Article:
What You Need To Know When Filing Your 2021 Taxes – Answers to This Year’s Biggest Tax Questions

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Tax season is always a busy time of year on JustAnswer, which processed nearly 100,000 tax questions last year alone. This year promises to be even busier with nearly 7,000 tax queries received in just the first six weeks of 2022. That’s not surprising given the number of changes and residual impacts from the pandemic that have people more confused than ever. Is unemployment taxable? Can I take a home office deduction if I haven’t returned to the office yet? Can I expect a child tax credit? How do I handle a rebate credit? Can I file an extension without penalty if I have to? These are just a few of the most common questions for 2022 taxpayers. 

Here’s what JustAnswer Tax Experts are saying about some of the biggest questions for this year. 

1 – Is unemployment taxable this year? 

In a word, yes. Last spring (March 2021), President Joe Biden signed into law the American Rescue Plan Act (ARPA) which allowed the first $10,200 in unemployment benefits collected in 2020 to be waived from federal income taxes for those with household incomes of as much as $150,000. However, “No unemployment compensation exclusion is on the books for tax year 2021,” says Angela Anderson, a Tax Expert on JustAnswer. “At the same time, just because that is the case now, does not mean that the situation will not change.”

If you received unemployment benefits in 2021 you should receive Form 1099-G by the end of January. It shows gross unemployment income you earned and how much, if any, was withheld for taxes. This income is reported on Schedule 1 of Form 1040, and filed as part of your federal income tax return.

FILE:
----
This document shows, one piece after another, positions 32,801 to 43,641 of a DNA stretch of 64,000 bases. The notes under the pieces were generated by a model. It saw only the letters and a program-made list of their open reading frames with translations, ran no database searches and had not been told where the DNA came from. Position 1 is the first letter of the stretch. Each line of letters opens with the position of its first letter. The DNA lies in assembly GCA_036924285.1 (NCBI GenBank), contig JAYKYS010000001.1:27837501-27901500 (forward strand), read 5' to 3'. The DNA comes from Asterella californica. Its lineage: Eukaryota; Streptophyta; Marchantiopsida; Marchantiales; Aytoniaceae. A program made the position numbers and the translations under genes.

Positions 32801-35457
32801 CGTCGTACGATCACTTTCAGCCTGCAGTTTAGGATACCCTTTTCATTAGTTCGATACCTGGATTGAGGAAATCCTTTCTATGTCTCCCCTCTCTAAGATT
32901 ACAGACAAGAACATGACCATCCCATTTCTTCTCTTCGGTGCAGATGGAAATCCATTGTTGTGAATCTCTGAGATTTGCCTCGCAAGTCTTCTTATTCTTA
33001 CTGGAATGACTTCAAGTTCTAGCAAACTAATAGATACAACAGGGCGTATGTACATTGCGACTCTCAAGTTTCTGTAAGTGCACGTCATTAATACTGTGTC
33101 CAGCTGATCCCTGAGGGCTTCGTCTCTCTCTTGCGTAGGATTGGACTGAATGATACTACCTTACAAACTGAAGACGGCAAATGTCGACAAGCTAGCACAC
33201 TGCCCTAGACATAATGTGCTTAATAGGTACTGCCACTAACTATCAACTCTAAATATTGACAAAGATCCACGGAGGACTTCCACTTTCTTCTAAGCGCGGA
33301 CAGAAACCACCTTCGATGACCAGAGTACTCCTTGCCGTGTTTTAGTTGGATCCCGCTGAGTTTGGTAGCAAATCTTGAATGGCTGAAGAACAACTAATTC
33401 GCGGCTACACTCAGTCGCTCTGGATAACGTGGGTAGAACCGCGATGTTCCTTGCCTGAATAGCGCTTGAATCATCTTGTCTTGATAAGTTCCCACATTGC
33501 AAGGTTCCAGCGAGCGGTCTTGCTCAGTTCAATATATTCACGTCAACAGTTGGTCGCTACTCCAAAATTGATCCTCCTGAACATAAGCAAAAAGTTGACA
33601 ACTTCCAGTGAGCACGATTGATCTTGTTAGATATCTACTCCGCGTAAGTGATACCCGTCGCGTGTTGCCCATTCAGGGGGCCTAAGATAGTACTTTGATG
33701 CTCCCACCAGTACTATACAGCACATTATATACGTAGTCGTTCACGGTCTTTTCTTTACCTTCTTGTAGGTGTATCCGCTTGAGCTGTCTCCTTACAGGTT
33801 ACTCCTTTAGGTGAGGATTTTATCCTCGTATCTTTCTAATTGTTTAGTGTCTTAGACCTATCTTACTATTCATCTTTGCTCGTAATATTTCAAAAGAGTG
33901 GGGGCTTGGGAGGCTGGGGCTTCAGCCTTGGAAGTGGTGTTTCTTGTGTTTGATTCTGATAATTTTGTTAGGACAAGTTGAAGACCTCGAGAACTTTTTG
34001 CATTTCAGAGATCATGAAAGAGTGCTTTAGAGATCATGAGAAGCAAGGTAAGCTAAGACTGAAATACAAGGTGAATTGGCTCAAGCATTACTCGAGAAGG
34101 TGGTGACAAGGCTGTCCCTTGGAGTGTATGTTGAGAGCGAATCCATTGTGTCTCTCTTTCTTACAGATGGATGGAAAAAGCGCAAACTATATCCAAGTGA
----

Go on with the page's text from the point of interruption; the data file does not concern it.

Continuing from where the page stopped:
2 – My company’s office stayed closed this year, and we continued to work from home. Can I deduct part of my rent or mortgage as a home office deduction? 

If you receive a paycheck or a W-2 exclusively from an employer, you’re out of luck. The Tax Cuts and Jobs Act suspended the business use of home deduction from 2018 through 2025 for employees, and unfortunately, there’s no similar deduction for taxpayers who work for an employer. “Even though COVID forced a lot of people to work at home, there’s no special consideration for that because of the rules of the Tax Cuts and Jobs Act,” explained Angela Anderson, a certified public accountant and tax specialist for JustAnswer. 

Self-employed taxpayers, independent contractors and those working in the gig economy can take advantage of home office deduction, but the use of their home must meet two basic requirements to qualify. According to the IRS, a taxpayer needs to use a portion of the home exclusively for conducting business on a regular basis and the home must be the taxpayer’s principal place of business. Anderson continues, “If part of the home is used exclusively and regularly for business purposes, a taxpayer may be able to deduct expenses such as mortgage interest, real estate taxes, insurance, utilities, repairs, and depreciation for the area used.”

3 – What’s the deal with the Advanced Child Care Credit? 

Taxpayers who received the advanced child credit should not confuse the tax credit with free money. If you received the advanced child tax credit last year, then don’t expect to see it added into your refund. The amount is deducted from the total credit you can expect to receive.